Due to the vast amount of Apps on offer, it really isn’t possible for me to even begin listing them here.

Shopify App Store

There is a big difference when it comes to the price of these apps, the most expensive ShopWired app is an additional £5 a month. While many Shopify apps offer free plans,

I saw some paid plans ranging from a couple of dollars a month to around the $100 a month range. Always be vigilant when installing apps as you could soon find yourself with a hefty monthly bill!

Theme Selection & Customisation


Bluepark have a very comprehensive selection of 42 mobile responsive themes that you can choose from and they are all free to use and customise. You can also have a custom theme created by one of Bluepark’s design partners and prices start from around £700.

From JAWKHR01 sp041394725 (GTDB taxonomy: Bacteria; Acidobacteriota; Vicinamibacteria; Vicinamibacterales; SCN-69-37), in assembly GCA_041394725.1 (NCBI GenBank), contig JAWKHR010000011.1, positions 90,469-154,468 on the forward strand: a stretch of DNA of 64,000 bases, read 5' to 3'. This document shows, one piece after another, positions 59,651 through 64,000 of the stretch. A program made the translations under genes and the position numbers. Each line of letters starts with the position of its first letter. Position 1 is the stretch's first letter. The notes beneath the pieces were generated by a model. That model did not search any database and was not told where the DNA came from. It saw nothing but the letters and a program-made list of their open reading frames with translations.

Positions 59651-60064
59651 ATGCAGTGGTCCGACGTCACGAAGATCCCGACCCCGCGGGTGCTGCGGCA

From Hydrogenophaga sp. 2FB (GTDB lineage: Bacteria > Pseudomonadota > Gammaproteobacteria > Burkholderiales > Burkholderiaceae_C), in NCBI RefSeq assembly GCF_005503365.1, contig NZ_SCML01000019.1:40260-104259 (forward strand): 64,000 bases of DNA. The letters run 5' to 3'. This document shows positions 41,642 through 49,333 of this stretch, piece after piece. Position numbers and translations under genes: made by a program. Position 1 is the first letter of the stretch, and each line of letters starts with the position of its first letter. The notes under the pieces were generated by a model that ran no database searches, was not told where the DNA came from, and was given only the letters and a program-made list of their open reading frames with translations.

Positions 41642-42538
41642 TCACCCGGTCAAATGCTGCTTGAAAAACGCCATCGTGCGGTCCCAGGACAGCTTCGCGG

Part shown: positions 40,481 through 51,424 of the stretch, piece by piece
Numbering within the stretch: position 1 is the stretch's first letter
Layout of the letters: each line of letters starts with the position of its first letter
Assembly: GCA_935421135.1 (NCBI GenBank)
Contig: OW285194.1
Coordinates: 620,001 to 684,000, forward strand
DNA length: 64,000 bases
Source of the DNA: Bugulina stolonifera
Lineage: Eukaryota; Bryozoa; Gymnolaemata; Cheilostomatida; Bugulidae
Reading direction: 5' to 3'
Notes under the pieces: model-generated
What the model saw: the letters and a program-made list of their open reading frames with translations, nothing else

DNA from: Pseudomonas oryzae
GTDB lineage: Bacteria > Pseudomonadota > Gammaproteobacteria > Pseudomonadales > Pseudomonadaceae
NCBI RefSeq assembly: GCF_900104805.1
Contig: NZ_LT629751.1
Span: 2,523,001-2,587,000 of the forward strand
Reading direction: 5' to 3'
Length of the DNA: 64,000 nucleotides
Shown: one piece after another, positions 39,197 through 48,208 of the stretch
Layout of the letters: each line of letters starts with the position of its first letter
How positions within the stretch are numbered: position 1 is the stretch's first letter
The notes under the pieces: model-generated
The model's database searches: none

When it comes to customising one of the Bluepark themes, they have lots of options due to their unique customiser tools, which is based on a 3 column (2 sidebars, which can be turned on/off and a main centre column for your content) structure for all pages and a selection of blocks that can be added to these columns.

While this does give you a lot of control over the look and feel of your site, the workflow isn’t optimal as you have to make these choices in the admin area and then check the front end of your site as they currently don’t have a live editor.

One thing that may be a little daunting for new users is the amount of options that are available, with many of them being suited more to web developers than businesses trying to build an ecommerce website and this is very much evidenced by setting up the footer of a Bluepark site as it is all done by HTML code, which most people won’t know how to do.